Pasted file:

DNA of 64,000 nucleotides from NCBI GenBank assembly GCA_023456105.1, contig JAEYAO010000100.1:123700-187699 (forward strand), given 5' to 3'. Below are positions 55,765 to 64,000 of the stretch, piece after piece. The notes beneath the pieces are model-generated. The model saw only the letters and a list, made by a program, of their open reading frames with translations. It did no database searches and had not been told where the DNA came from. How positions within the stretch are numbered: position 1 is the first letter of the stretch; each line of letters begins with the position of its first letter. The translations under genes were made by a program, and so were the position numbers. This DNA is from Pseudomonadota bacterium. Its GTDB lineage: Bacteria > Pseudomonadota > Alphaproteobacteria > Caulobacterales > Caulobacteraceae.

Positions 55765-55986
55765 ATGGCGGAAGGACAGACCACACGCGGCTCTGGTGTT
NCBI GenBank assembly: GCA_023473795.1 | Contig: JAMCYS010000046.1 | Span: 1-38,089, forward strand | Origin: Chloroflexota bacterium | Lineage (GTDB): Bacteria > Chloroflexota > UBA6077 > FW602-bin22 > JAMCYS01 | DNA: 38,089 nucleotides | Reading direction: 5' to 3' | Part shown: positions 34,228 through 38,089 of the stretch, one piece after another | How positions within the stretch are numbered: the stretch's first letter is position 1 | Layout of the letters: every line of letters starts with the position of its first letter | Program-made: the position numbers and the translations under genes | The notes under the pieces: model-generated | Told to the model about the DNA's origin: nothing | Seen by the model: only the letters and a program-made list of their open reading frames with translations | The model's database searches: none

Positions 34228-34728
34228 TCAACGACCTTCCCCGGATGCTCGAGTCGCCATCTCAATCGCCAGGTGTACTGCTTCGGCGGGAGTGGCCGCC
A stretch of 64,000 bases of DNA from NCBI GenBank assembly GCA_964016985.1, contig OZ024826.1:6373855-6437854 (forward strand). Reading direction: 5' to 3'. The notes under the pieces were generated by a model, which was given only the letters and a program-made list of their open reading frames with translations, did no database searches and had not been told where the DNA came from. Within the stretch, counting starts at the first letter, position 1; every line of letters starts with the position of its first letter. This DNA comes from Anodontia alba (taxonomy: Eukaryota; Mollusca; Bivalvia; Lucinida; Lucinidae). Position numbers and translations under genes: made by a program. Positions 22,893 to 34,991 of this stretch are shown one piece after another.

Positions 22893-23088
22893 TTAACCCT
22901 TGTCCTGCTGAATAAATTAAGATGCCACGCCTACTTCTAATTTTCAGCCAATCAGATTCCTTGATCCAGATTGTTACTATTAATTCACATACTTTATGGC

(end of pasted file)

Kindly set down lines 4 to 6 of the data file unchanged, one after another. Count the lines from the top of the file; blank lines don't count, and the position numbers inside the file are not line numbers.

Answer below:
NCBI GenBank assembly: GCA_023473795.1 | Contig: JAMCYS010000046.1 | Span: 1-38,089, forward strand | Origin: Chloroflexota bacterium | Lineage (GTDB): Bacteria > Chloroflexota > UBA6077 > FW602-bin22 > JAMCYS01 | DNA: 38,089 nucleotides | Reading direction: 5' to 3' | Part shown: positions 34,228 through 38,089 of the stretch, one piece after another | How positions within the stretch are numbered: the stretch's first letter is position 1 | Layout of the letters: every line of letters starts with the position of its first letter | Program-made: the position numbers and the translations under genes | The notes under the pieces: model-generated | Told to the model about the DNA's origin: nothing | Seen by the model: only the letters and a program-made list of their open reading frames with translations | The model's database searches: none

Positions 34228-34728
34228 TCAACGACCTTCCCCGGATGCTCGAGTCGCCATCTCAATCGCCAGGTGTACTGCTTCGGCGGGAGTGGCCGCC